Beans are a tender vegetable and an excellent addition to any garden. They are great incorporated into a recipe or eaten fresh off the pant. Generally, beans require less maintenance, and for that reason they are easier to grow. Whether you have years of experience behind you or you are planting your first vegetable garden, growing beans should be at the top of your garden list. Beans are among the most productive vegetables you can grow, since they are dependable and easy to care for. In addition, beans mature quickly, and almost everyone loves fresh beans.
When to plant
Bean seeds will germinate best if the temperature of the soil ranges between 60 and 70 degrees F. Sow seeds in well-worked, fertile soil in spring, starting on or after your last frost date. In addition, made additional plantings at 3-week intervals until midsummer, if you are growing fast-maturing bush snap beans.
How to plant
Use a garden fork to loosen the soil in order to prepare the planting bed. Mix in a one-inch layer of mature compost. The seeds should be two to four inches apart and one-inch deep. Thin pole beans to six inches apart; thin bush beans to four inches apart. Wide double rows are the most efficient way to grow beans.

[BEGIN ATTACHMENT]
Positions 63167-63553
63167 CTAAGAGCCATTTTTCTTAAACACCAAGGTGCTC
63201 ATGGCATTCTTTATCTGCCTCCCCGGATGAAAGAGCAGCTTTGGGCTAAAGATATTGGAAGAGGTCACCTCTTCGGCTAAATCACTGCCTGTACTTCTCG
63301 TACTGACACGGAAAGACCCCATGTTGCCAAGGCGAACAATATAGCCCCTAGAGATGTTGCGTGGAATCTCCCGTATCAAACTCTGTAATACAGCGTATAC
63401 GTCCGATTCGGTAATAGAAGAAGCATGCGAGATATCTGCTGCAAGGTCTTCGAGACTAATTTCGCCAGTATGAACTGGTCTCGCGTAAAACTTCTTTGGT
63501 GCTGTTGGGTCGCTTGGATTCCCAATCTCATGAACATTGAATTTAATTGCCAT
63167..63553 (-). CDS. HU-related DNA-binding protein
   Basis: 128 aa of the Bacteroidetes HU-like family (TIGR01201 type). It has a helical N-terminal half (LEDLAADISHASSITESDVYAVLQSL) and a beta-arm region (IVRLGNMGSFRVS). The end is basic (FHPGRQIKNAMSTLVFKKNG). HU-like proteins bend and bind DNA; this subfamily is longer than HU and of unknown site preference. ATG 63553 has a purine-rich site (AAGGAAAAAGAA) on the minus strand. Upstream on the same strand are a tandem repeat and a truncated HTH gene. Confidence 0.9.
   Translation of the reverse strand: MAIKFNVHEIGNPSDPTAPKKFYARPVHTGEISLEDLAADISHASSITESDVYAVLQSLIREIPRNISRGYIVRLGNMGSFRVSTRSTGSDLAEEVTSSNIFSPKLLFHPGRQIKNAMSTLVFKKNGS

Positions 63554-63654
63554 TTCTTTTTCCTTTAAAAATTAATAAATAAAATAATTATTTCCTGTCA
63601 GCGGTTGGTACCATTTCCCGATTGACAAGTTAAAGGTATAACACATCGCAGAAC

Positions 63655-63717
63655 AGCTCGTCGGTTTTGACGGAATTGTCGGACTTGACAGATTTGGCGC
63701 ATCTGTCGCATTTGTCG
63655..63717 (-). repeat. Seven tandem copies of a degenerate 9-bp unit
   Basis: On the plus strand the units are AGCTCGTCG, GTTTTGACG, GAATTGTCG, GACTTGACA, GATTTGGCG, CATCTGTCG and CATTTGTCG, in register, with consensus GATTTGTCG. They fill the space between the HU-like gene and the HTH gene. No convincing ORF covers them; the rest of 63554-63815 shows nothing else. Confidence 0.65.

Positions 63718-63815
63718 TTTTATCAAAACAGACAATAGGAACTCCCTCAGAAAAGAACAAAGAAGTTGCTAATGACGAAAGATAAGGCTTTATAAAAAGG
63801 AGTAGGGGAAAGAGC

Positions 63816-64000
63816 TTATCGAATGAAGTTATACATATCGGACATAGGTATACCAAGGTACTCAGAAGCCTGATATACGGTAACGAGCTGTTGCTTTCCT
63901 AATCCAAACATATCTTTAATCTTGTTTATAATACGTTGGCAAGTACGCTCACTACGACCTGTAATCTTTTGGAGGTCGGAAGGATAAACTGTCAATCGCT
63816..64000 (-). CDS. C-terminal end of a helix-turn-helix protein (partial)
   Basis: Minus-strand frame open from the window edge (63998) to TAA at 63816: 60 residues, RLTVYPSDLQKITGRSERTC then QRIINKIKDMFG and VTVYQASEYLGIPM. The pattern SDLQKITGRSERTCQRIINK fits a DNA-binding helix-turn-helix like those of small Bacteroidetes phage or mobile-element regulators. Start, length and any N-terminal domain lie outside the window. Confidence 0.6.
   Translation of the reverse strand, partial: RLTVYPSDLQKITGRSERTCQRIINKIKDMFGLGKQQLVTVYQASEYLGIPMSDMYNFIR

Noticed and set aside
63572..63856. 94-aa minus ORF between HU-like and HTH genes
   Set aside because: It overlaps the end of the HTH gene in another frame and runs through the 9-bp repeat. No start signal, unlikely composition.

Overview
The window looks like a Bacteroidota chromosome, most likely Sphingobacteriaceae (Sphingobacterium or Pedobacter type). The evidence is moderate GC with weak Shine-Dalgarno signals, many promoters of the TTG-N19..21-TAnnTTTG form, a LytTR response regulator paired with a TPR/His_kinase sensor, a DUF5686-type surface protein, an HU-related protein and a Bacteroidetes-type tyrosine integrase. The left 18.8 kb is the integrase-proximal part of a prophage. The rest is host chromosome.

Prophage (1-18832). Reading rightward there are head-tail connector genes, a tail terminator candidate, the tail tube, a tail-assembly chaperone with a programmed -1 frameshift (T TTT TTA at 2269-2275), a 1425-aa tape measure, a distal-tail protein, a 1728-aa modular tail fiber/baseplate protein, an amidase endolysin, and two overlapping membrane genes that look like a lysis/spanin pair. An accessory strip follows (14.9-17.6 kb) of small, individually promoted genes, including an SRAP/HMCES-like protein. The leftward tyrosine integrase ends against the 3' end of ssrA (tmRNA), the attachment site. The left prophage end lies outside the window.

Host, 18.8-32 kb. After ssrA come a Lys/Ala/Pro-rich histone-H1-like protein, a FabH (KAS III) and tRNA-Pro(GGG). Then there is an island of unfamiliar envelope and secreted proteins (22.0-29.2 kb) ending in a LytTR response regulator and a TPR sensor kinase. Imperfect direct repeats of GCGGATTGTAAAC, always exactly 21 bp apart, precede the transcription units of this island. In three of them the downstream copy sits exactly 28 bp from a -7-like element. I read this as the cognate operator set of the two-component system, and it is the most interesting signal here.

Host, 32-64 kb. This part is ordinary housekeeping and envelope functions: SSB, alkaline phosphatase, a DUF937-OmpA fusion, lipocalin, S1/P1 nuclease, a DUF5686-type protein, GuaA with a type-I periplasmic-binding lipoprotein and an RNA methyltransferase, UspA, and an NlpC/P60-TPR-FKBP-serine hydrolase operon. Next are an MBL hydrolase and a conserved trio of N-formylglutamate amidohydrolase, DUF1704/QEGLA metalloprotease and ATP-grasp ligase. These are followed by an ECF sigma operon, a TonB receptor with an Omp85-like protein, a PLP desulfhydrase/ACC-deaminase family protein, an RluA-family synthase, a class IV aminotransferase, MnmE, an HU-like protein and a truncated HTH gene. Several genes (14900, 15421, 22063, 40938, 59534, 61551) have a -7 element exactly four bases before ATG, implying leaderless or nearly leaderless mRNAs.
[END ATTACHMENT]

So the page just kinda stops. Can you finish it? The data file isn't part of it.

Harvest and store
You should harvest green beans when they are tender and young. Use both hands when picking in order to keep from breaking the brittle plants. After the first flush of beans is picked, most bush beans will produce a second and third one. In order to keep the plants productive, harvest pole beans at least twice a week. When they mature, all snap bean varieties make good soup beans.
Leave dry beans on the plants until the beans inside show good color and a glossy, hard surface, and the pods turn tan. Pull up the plants and hang them in a dry place, if damp weather sets in just when your beans should be drying, until they are dry enough to shell and sort. Before you store your shelled beans in airtight containers, allow them to dry at room temperature for 2 weeks. In addition, keep them in the freezer, if you think insects might be present in your stored beans.
Select the most perfect and largest seeds from your stored beans if you’re planning to replant. In case of snap beans, it is recommended that you do not harvest beans from plants which are grown for seed production. This way, the plants will focus all their energy into large seeds which will grow into largest seedlings.
You should be patient, since snap bean varieties which have been bred to stay tender for a long time are usually slow to develop seeds which are matured. Bean seeds can be stored for at least 3 years, if they’re under good conditions. A single packet will plant about twenty-five feet of row, which should produce 40 pounds or more of pole beans, or 20 to 30 pounds of bush snap beans. Expect about one and a half pounds of dry beans from twenty-five feet row.